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Bravo! Nader review: Eclectic Huntington Italian restaurant still charming after 24 years

Nader Gebrin, who has been the owner of Huntington's Bravo! Nader for over two decades, talked about his culinary background and his love of fish. Credit: Yvonne Albinowski

BRAVO! NADER

9 Union Place, Huntington

631-351-1200, bravonader.com

COST: $$$-$$$$

SERVICE: Warm, efficient and well-versed, with recommendations that carry weight

AMBIENCE: A bon vivant crams tables and banquettes into their den; dinner party ensues

ESSENTIALS: Open for dinner from 5 p.m. Monday to Saturday and 4 p.m. Sunday. Street parking. Reservations encouraged (there are only 13 tables) and major credit cards accepted; challenging for wheelchairs. Beer and wine only.

For such a tiny place, Bravo Nader radiates swagger. I’d driven by its confident sign (Bravo! Nader, actually) and occasional jumble of slogans so many times that I’d developed a mythos about the place. “It always feels like a party inside,” a friend told me. Was the hype real? Who the heck was Nader, anyway?

Turns out, that is chef-owner Nader Gebrin, who remains an effervescent presence in the dining room 23 years after he opened his eclectic Italian spot on a Huntington side street. And entering the Bravo Nader vortex for the first time is like walking into a parallel, retro dimension, one where someone has wedged tables into a homey, cluttered den for a dinner party — one that’s lasted, more or less, since 1996. 

Gebrin undertook culinary training both in his native Egypt and in Switzerland before emigrating to New York and, later, opening his namesake restaurant, where his spin on Italian cuisine highlighted abundant seafood (Gebrin is an avid fisherman) as well as a few Egyptian dishes.

A collage of Gebrin hoisting daily catches covers the wall near the front door and shellacked fish dot the wood-paneled walls. The specials board is dense with seafood, too, and so lengthy we took a picture of it one night to study at our table. Menu deliberations can be involved — there are at least five dozen dishes — as well as quasi-public, because it’s nearly impossible to not to overhear conversation at neighboring tables. One night as Frank Sinatra belted "Summer Wind," I debated out loud whether to order a roasted half-duck when the woman next to me seemed struck by the idea, ordering one for herself. Another night, the room erupted into “happy birthday!” not once, but twice, and everyone became part of the celebration.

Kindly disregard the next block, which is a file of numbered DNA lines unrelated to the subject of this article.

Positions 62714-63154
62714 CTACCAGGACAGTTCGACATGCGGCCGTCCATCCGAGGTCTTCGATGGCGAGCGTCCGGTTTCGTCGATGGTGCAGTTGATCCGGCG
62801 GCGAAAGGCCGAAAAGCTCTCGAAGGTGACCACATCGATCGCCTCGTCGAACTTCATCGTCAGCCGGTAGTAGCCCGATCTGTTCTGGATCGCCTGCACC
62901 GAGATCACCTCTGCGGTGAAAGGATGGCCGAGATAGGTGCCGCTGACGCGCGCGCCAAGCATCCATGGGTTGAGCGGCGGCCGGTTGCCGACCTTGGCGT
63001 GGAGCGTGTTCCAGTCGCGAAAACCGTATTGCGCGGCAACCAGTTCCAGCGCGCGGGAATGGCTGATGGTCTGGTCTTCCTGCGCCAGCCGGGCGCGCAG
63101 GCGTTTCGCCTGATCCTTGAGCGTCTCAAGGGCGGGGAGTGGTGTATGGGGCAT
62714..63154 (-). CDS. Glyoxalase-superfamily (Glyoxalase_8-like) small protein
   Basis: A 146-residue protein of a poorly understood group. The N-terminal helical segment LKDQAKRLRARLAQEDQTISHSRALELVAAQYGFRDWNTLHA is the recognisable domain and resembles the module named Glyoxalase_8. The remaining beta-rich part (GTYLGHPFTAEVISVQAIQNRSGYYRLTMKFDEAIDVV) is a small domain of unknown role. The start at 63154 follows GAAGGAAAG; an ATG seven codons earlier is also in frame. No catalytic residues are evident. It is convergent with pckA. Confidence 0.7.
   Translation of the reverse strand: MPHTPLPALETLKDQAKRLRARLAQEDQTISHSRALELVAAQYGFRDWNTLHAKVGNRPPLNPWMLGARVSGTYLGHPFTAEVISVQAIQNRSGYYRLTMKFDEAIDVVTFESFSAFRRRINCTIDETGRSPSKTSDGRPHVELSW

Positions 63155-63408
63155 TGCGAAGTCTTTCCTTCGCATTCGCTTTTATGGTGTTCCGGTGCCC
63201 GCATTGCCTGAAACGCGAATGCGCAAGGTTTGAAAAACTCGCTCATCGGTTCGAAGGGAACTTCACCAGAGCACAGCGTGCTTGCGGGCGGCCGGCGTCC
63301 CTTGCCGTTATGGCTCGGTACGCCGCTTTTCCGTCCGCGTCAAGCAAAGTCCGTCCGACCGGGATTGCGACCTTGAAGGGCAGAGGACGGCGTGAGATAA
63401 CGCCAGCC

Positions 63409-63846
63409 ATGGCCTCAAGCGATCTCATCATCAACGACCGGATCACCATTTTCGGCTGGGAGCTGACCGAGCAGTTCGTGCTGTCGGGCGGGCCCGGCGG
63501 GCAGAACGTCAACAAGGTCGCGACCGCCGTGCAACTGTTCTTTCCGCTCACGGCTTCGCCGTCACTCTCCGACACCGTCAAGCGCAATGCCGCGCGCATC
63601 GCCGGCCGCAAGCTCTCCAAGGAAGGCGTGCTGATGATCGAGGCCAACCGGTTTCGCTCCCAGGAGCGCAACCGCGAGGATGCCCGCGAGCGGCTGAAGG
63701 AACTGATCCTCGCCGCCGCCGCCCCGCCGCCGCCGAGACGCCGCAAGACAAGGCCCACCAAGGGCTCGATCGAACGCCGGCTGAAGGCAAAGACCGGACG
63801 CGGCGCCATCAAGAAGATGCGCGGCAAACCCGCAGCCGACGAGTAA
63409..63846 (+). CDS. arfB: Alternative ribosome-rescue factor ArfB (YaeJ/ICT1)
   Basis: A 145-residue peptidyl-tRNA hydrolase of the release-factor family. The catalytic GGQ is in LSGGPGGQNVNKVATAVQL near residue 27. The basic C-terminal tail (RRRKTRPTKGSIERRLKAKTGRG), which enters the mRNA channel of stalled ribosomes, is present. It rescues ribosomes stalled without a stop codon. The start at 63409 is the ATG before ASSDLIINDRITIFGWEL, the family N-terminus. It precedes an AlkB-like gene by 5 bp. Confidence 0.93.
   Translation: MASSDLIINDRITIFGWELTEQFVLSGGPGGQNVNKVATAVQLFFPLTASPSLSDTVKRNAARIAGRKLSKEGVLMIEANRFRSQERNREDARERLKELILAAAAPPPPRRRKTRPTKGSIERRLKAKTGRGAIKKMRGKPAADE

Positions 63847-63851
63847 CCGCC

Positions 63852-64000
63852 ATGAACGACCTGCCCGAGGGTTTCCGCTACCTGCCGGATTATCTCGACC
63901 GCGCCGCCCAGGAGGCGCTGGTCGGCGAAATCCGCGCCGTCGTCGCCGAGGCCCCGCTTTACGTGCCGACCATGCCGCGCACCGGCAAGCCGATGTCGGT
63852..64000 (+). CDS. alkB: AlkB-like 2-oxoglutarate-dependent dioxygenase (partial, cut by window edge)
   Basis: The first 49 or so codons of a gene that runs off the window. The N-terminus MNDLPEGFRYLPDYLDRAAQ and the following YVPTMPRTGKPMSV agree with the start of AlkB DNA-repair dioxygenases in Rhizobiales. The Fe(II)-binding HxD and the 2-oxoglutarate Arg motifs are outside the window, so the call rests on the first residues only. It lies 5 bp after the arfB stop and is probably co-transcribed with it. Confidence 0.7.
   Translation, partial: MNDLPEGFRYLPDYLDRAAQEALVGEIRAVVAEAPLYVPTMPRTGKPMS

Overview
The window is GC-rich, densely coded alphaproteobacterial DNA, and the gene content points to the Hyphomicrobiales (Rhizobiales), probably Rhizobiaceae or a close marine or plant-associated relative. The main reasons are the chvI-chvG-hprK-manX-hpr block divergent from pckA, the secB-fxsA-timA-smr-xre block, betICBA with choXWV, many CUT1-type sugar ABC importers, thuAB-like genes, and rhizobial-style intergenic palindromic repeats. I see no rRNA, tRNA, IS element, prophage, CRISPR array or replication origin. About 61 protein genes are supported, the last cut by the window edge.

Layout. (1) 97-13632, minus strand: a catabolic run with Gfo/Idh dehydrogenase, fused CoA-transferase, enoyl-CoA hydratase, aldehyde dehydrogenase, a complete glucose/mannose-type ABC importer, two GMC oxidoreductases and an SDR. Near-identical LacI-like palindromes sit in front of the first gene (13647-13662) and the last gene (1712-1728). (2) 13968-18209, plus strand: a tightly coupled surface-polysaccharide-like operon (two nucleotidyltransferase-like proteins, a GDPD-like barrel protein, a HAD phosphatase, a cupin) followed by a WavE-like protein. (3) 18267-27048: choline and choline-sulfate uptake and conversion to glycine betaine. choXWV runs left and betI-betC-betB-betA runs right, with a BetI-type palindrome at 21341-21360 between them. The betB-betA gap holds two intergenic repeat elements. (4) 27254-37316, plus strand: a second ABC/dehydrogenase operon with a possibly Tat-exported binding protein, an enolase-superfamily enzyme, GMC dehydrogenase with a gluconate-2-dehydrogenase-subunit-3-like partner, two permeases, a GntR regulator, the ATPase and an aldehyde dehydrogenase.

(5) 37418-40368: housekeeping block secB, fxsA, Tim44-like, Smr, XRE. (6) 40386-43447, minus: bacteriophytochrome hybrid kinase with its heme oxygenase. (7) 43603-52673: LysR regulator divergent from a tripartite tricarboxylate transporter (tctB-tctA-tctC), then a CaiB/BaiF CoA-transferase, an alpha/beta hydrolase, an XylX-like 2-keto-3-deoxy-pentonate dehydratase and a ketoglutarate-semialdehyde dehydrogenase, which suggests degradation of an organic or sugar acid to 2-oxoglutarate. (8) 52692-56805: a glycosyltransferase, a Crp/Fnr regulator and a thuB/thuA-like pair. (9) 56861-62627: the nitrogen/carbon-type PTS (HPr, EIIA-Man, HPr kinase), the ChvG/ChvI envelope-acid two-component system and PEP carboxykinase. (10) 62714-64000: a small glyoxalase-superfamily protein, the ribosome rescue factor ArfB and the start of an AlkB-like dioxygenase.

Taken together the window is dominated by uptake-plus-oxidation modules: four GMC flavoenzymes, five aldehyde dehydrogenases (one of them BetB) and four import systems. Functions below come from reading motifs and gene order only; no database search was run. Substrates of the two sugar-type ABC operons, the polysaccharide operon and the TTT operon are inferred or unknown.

Anchoring this buoyant scene, though, is distinct efficiency. Servers are a well-versed lot, deftly ushering you through every stage of the meal. Their recommendations carry weight. We allowed ourselves to be steered to the crabcake, and that was wise — they were fried ’til copper, tightly packed with sweet crab meat and just enough filler to add heft, then plated in a suave tomato sauce. Another solid tip: Baked oysters, a robust Rockefeller riff chunkily breaded on top and melty underneath with buttery spinach and hidden pops of jalapeño. 

You could construct an entire meal around shellfish alone, such as baked clams served both “a la Nader” (basically oreganata-style, as savory little lemon drops) or a gutsy clams casino under an armor of bacon. Both were excellent. Fried calamari, though blander in flavor, was featherlight.

Riffs on fried mozzarella periodically go viral on social media, and though the kitchen’s spiedini alla Romana might not, ever — its anchovy-and caper-accented sauce isn’t much of a looker — these fried triangles of mozz layered with prosciutto are addictive. Another super-alluring winter app: housemade sausage exuding fennel-y vibes over garlicky broccoli rabe, mashed cannellini beans spooned across the top.

Main courses are gargantuan, though uneven. One night, a fried whole red snapper looked as if it had been dropped into hot oil mid-swim, its skin paper-crisp, its innards still moist and flaky. (Curled around jasmine rice, it could have used more garlic sauce). Sea scallops, bearing the ombre of a quick sear, usher a superb pesto risotto pulsating with basil. Some things sounded better on paper (or in chalk) than in real life, though, such as soft-shell crab Francese, its batter pallid and soggy. Chicken scarpariello, possibly the most abused dish in the Italian-American canon, was a ghost of what it could be, its flavors blunted. That half roast duck came drenched in the demiglacé-like sauce that appears often here, with pockets of fat still clinging to its sides. And with the exception of a smoky spaghetti carbonara, pastas felt spiritless, such as rigatoni Bolognese or pappardelle with roasted eggplant in a tomato sauce that both lacked verve.

But this is a dinner party, after all, when you wave away the occasional food blip in order to bask in the experience. Not many places possess the charm and personality of Bravo Nader, nor the ability to make you feel like a treasured guest while forgetting about the transactional nature of the meal. That may be one secret to Bravo Nader's enduring success.

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